Further information to come.

Power Station of Art, Shanghai

GALERIE PATRICK SEGUIN has been invited to lend a selection of furniture and architecture by JEAN PROUVÉ as part of the exhibition Paris Moderne 1914-1945: Architecture, Design, Film, Fashion, at the Power Station of Art.


Focused on Paris during the Golden Age, this retrospective showcases more than 300 pieces which illustrate thirty years of ingenuity. At this occasion, the gallery’s contributions are a 6 x 6 demountable house, three ‘Compas’ architectural elements and five chairs all conceived by Jean Prouvé, “constructor” of visionary genius and resolutely modern.


© Power Station of Art


This exhibition has been curated by the renowned architect and architecture historian Jean-Louis Cohen, who passed away on August 7th, 2023. Architecture lover, he shared his knowledge through classes, books and exhibitions. We pay tribute to him today and salute these achievements.


© Ekaterina Izmetieva


The gallery collaborated with Jean Louis Cohen on numerous occasions including the Venice Biennale of Architecture in 2014, when he was the curator of the French pavilion. In the exhibition, entitled ‘Fundamentals’, the gallery presented a representative selection of architectural elements by Jean Prouvé.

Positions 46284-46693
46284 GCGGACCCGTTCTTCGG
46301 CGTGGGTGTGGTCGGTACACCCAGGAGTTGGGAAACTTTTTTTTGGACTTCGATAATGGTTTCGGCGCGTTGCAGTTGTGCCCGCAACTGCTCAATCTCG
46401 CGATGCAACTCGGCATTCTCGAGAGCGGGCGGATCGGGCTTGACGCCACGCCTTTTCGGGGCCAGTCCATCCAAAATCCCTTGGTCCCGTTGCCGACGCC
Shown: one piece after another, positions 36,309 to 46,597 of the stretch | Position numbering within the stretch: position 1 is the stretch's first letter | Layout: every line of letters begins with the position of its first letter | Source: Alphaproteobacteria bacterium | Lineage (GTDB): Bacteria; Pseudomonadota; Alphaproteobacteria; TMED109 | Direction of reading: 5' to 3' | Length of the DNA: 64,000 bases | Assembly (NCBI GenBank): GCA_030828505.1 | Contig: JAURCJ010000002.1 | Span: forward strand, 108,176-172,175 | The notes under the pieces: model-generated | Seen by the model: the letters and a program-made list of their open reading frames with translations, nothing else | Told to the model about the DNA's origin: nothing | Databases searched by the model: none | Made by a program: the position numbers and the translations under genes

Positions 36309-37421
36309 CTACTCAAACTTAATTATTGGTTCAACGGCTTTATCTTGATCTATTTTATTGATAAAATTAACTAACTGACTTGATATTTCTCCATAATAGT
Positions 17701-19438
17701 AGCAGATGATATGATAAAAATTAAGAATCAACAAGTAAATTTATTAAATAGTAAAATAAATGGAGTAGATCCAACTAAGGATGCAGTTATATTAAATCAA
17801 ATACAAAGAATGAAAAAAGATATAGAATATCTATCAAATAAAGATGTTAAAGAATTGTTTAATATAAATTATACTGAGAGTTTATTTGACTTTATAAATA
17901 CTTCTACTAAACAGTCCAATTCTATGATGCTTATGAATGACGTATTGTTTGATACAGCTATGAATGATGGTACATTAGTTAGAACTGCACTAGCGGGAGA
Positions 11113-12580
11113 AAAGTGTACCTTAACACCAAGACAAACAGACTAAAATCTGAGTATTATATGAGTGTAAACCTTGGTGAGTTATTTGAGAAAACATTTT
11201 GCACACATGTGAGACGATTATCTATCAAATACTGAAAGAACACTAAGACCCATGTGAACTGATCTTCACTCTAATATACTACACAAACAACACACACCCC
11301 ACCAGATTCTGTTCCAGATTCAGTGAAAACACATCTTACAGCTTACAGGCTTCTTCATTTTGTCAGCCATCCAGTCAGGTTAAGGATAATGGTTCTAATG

© Luc Boegly

DESIGN MIAMI/ BASEL – JUNE 12 – 18, 2023

For the 17th edition of Design Miami/ Basel, GALERIE PATRICK SEGUIN will present a collection of key pieces by JEAN PROUVÉ, illustrating the creative genius of the constructor and the timelessness of his work.

An exceptional selection of 16 Jean Prouvé chairs will be exhibited, each a different model or colour. From the early 1930s, with the historic Cité chair, to the 1950s with his signature Métropole no. 305 chairs, not forgetting the masterful Direction no. 353 swivelling office chair, this selection of iconic pieces provides a remarkable testimony to Jean Prouvé’s unique vision and demonstrates the technical and aesthetic evolutions seen throughout his career.

A selection of three particularly noteworthy pieces from Cameroon – all in aluminum – will also be shown: a magnificent SAM Tropique no. 303 table, and an exceptional no. 101 wardrobe and no. 152 sideboard. Iconic Jean Prouvé pieces, characterized by their extreme rarity, they illustrate the fruit of his research into the concepts of convertibility and mobility for export, a demonstration of his audacity and modernity.